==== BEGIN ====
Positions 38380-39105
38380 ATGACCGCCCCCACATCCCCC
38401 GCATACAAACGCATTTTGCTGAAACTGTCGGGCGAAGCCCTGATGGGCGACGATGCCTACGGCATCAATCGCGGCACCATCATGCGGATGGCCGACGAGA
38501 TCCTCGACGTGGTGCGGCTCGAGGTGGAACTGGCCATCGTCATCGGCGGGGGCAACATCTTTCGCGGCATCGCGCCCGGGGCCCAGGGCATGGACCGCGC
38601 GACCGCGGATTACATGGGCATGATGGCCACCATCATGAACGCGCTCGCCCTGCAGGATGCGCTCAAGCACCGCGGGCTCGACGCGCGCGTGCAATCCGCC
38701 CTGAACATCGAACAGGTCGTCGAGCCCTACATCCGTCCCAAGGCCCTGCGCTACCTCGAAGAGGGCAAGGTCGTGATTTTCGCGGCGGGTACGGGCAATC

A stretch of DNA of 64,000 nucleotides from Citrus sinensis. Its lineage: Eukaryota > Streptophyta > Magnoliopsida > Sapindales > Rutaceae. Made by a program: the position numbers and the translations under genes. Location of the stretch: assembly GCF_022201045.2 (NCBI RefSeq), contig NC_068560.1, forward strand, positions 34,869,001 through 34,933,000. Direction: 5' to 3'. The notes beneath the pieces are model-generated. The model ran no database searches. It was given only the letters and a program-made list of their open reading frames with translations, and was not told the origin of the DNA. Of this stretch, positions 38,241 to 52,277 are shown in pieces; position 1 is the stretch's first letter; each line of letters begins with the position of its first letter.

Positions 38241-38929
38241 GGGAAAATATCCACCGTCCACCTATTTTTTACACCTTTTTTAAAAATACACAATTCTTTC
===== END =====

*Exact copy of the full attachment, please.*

Positions 38380-39105
38380 ATGACCGCCCCCACATCCCCC
38401 GCATACAAACGCATTTTGCTGAAACTGTCGGGCGAAGCCCTGATGGGCGACGATGCCTACGGCATCAATCGCGGCACCATCATGCGGATGGCCGACGAGA
38501 TCCTCGACGTGGTGCGGCTCGAGGTGGAACTGGCCATCGTCATCGGCGGGGGCAACATCTTTCGCGGCATCGCGCCCGGGGCCCAGGGCATGGACCGCGC
38601 GACCGCGGATTACATGGGCATGATGGCCACCATCATGAACGCGCTCGCCCTGCAGGATGCGCTCAAGCACCGCGGGCTCGACGCGCGCGTGCAATCCGCC
38701 CTGAACATCGAACAGGTCGTCGAGCCCTACATCCGTCCCAAGGCCCTGCGCTACCTCGAAGAGGGCAAGGTCGTGATTTTCGCGGCGGGTACGGGCAATC

A stretch of DNA of 64,000 nucleotides from Citrus sinensis. Its lineage: Eukaryota > Streptophyta > Magnoliopsida > Sapindales > Rutaceae. Made by a program: the position numbers and the translations under genes. Location of the stretch: assembly GCF_022201045.2 (NCBI RefSeq), contig NC_068560.1, forward strand, positions 34,869,001 through 34,933,000. Direction: 5' to 3'. The notes beneath the pieces are model-generated. The model ran no database searches. It was given only the letters and a program-made list of their open reading frames with translations, and was not told the origin of the DNA. Of this stretch, positions 38,241 to 52,277 are shown in pieces; position 1 is the stretch's first letter; each line of letters begins with the position of its first letter.

Positions 38241-38929
38241 GGGAAAATATCCACCGTCCACCTATTTTTTACACCTTTTTTAAAAATACACAATTCTTTC